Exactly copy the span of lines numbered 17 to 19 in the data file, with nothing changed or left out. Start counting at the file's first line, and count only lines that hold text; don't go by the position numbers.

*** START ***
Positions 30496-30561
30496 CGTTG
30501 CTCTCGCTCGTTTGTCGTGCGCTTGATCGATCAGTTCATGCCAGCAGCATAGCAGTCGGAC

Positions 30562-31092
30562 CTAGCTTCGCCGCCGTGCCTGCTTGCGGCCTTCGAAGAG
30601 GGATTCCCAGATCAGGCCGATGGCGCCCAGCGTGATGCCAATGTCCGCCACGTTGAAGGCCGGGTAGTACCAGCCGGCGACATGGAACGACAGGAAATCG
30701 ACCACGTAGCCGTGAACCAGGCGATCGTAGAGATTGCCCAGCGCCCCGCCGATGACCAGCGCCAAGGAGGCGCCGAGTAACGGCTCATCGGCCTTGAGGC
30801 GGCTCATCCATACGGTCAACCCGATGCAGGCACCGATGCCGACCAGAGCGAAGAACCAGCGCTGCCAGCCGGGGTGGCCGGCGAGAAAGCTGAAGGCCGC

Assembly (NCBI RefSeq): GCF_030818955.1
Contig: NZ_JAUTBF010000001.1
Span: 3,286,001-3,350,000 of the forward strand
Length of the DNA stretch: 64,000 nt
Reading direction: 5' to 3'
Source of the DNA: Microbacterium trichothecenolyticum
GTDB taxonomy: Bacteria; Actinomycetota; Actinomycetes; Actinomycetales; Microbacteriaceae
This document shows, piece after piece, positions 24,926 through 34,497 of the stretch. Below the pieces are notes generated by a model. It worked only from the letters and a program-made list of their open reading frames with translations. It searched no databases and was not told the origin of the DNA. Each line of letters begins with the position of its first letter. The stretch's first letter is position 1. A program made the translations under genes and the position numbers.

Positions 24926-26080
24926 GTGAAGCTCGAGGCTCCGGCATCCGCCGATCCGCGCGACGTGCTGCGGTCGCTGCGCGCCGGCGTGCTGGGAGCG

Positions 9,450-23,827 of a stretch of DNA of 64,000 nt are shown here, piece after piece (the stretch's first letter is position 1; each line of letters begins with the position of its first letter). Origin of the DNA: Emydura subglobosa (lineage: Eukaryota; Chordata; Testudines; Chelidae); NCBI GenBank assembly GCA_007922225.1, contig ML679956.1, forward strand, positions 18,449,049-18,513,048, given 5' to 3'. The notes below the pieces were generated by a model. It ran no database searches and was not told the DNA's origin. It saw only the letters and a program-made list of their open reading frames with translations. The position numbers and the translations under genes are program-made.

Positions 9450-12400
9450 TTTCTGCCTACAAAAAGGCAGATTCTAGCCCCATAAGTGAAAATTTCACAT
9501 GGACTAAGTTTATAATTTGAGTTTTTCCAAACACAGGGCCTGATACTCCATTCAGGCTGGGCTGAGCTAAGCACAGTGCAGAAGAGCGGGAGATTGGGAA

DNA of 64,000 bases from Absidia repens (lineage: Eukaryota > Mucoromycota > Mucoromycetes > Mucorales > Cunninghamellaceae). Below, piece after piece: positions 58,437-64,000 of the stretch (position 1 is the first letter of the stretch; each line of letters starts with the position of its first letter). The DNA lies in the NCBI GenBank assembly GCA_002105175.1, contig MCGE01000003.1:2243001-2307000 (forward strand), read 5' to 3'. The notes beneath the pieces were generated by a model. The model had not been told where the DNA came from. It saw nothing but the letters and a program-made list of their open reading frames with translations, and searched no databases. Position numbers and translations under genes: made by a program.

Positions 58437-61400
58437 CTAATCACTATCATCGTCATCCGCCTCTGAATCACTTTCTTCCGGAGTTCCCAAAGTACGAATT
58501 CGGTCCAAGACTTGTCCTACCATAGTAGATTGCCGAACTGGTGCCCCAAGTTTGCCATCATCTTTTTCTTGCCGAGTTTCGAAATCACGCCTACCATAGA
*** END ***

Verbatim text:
Positions 24926-26080
24926 GTGAAGCTCGAGGCTCCGGCATCCGCCGATCCGCGCGACGTGCTGCGGTCGCTGCGCGCCGGCGTGCTGGGAGCG

Positions 9,450-23,827 of a stretch of DNA of 64,000 nt are shown here, piece after piece (the stretch's first letter is position 1; each line of letters begins with the position of its first letter). Origin of the DNA: Emydura subglobosa (lineage: Eukaryota; Chordata; Testudines; Chelidae); NCBI GenBank assembly GCA_007922225.1, contig ML679956.1, forward strand, positions 18,449,049-18,513,048, given 5' to 3'. The notes below the pieces were generated by a model. It ran no database searches and was not told the DNA's origin. It saw only the letters and a program-made list of their open reading frames with translations. The position numbers and the translations under genes are program-made.